1. Do you understand why we are making this change?
2. Is it the right magnitude of change (are we doing a hot patch and this is a major refactor)
3. Do you believe the kinds of tradeoffs that were made to implement it?
4. Does this change affect other parts of the system?
5. Should tests be added?
6. Does the change conform with existing styles and methods?

I picked out a couple of good examples of collaboration, feedback and descriptions:
 https://github.com/dotnet/roslyn/pull/24070   - a code review of a change to roslyn
 https://github.com/facebook/react/pull/11804  - a refactor in React.js


This research was done based on a lot of internet material but the key sources the following blog posts, thank you authors for sharing your insights:
 https://github.com/blog/1943-how-to-write-the-perfect-pull-request
 https://www.atlassian.com/blog/git/written-unwritten-guide-pull-requests
 https://github.com/thoughtbot/guides/tree/master/code-review
 https://blog.alphasmanifesto.com/2016/07/11/how-to-create-a-good-pull-request/

Post a Comment

Popular posts from this blog

SDET / QA Engineer Interview Checklist

After interviewing and hiring hundreds of engineers over the past 12+  years I have come up with a few checklists.  I wanted to share one of those with you so you could conduct comprehensive interviews of QA Engineers for your team.

I use this checklist when I review incoming resumes and during the interview.  It keeps me from missing areas that ensure a good team and technology fit.  I hope you make good use of them.  If you think there are good questions or topics that I have missed - get in touch with me!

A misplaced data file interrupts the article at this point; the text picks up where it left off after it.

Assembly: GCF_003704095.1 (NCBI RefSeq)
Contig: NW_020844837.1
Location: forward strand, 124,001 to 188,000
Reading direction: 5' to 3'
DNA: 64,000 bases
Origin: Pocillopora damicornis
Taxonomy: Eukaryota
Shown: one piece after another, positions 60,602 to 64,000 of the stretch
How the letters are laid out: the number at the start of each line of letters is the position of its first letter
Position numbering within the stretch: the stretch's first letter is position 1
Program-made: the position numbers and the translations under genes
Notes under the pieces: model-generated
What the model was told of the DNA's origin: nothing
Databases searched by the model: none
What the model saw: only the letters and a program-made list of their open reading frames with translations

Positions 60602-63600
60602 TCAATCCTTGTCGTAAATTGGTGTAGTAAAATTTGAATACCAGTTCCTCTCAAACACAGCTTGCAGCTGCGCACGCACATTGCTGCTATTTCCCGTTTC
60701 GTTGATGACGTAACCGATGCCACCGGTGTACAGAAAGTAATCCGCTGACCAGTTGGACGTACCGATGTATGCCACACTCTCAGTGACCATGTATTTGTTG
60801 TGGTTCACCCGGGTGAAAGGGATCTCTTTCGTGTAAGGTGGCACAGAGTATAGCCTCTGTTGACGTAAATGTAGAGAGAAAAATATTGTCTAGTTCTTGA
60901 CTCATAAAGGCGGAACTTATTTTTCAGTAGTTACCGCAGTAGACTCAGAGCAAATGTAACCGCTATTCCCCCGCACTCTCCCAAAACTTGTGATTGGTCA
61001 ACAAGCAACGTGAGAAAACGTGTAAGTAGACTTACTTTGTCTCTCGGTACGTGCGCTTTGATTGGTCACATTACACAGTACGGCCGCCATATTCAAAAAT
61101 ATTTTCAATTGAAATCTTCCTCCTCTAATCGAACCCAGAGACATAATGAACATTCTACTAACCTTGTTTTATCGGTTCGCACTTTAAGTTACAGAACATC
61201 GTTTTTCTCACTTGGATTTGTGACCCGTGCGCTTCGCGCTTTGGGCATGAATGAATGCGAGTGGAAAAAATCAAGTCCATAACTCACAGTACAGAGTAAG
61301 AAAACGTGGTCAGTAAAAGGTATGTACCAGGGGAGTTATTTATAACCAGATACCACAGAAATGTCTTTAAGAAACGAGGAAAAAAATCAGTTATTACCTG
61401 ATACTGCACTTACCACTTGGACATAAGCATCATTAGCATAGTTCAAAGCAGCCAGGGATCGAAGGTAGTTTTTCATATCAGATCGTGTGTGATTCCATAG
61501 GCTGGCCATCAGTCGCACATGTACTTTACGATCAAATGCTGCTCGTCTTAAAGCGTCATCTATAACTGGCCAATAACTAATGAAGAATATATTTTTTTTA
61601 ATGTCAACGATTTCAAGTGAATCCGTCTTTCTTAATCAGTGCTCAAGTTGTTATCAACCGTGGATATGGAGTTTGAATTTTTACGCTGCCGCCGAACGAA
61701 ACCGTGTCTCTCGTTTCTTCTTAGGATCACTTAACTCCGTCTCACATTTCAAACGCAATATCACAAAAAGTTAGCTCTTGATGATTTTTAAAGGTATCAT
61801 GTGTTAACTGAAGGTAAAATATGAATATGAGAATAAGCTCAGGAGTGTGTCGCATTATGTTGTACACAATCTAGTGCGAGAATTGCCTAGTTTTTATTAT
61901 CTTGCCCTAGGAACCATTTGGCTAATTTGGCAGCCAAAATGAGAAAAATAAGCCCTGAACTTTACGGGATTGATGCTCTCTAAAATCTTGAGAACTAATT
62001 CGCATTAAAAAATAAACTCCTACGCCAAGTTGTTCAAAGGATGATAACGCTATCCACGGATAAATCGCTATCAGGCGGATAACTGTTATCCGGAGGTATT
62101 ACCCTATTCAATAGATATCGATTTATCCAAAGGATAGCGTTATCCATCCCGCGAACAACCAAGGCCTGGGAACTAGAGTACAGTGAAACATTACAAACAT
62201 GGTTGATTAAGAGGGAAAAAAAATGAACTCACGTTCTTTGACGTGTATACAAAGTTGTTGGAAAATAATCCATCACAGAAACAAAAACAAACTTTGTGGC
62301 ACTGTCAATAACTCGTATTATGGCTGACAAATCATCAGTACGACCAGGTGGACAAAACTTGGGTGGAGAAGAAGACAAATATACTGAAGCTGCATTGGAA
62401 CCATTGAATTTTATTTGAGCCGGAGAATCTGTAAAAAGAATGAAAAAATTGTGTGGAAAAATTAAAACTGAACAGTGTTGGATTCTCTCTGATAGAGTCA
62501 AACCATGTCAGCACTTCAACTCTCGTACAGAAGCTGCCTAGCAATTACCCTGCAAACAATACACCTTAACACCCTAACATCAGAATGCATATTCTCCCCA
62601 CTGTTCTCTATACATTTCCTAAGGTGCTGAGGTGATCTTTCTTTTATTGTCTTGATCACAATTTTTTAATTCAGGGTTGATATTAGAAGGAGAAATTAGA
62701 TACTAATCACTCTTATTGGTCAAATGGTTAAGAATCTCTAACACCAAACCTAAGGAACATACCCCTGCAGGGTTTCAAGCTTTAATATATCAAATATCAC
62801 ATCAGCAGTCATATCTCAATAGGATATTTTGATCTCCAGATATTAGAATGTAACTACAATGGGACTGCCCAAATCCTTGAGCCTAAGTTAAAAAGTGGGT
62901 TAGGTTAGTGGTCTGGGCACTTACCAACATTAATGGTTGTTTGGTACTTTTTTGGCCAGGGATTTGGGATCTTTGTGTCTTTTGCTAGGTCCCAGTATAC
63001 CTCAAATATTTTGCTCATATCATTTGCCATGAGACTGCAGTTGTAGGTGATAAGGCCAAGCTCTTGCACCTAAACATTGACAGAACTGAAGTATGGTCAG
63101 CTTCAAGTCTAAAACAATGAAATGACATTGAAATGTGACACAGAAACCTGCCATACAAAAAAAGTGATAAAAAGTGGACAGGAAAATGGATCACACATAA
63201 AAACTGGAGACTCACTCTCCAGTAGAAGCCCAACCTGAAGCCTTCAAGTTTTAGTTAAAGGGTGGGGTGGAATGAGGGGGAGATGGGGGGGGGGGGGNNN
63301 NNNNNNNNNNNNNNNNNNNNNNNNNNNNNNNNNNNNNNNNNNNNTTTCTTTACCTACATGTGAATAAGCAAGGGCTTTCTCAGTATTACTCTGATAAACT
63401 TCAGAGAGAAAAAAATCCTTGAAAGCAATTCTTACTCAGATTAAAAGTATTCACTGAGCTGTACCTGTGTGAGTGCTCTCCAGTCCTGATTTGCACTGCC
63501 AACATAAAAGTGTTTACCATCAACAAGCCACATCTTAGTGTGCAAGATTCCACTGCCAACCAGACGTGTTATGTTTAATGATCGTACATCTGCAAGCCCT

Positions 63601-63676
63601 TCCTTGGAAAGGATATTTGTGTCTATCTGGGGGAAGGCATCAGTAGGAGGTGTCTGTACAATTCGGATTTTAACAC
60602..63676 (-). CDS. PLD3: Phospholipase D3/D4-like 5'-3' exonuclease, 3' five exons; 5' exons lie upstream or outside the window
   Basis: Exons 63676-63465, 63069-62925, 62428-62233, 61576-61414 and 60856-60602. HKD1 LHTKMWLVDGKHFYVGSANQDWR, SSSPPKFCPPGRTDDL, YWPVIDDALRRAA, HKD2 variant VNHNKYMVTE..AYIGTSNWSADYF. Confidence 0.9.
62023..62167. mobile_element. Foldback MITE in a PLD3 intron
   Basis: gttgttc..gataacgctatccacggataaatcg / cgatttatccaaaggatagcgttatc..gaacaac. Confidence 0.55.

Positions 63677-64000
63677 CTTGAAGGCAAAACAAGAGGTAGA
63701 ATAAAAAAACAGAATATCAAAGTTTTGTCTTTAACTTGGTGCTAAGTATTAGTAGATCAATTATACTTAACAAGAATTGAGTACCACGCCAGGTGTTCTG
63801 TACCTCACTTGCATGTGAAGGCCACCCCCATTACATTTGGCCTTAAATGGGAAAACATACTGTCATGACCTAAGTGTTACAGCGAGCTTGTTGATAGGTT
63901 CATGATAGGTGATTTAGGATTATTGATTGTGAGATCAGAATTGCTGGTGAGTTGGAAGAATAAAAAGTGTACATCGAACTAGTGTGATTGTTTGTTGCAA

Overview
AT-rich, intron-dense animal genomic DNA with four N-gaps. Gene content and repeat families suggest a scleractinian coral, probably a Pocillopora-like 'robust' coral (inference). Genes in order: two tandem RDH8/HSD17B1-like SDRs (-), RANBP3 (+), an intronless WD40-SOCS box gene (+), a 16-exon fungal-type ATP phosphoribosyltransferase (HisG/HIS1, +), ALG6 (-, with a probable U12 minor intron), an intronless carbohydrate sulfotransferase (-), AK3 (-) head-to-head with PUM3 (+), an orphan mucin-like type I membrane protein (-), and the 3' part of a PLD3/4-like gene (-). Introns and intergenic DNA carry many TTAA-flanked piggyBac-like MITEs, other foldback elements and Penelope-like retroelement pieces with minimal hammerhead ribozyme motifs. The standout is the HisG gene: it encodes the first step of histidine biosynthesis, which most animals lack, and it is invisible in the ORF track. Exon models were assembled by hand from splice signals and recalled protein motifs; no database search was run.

SDE/T or QA Engineer interview checklist from Mike Borozdin
If you like this checklist you might want to check out these posts:
Emotional Intelligence in Software Teams  and Good-bye manual tester, hello crowdsourcing!

Chief Collaboration Officer

When you search for the word “collaboration” on the Internet, the top hits are mostly software packages you can buy.  Software can facilitate collaboration, but it doesn’t make people collaborate on its own.

One of the key functions of a technical leader is to bring a team together, help people share ideas, and facilitate team members helping each other.  When a software leader overlooks this key function, you end up with a group of individual contributing engineers instead of a cohesive team.
Before we get into tactics, we should ask “Why is collaboration important for an engineering team?” 
It’s critical to examine your assumptions, so here are my reasons for why a group of engineers working on their own are worse than a team working together: Smart people learn from each other.Getting your plans and designs reviewed by other people allows you to leverage their experience and check your assumptions.Collaboration produces artifacts that stay after collaboration has taken place (such…

Hire Fast, Fire Fast? Not so Fast.

Silicon Valley is full of advice and it frequently comes from people who have little experience on the subject matter.  A popular topic surrounds hiring and terminations with the king catch phrase being: “Hire Fast, Fire Fast.”  To me, what that usually means is lack of diligence, thought, communication and courage.

When hiring people love going with their gut feel, often with disastrous results.  There is an obvious subject of diversity of thought, appearance and background.  When thinking “fast” you are probably hiring people like yourself because humans quickly react to people who they believe are in their tribe.

A startup that lacks the resources of a big company often becomes so desperate to get technical staff that when a decent candidate comes along, excitement ensues and the employer doesn't slow down to put them through a more rigorous hiring process.

I highly encourage technical founders and engineering executives to write out their precise hiring process.  Of course, y…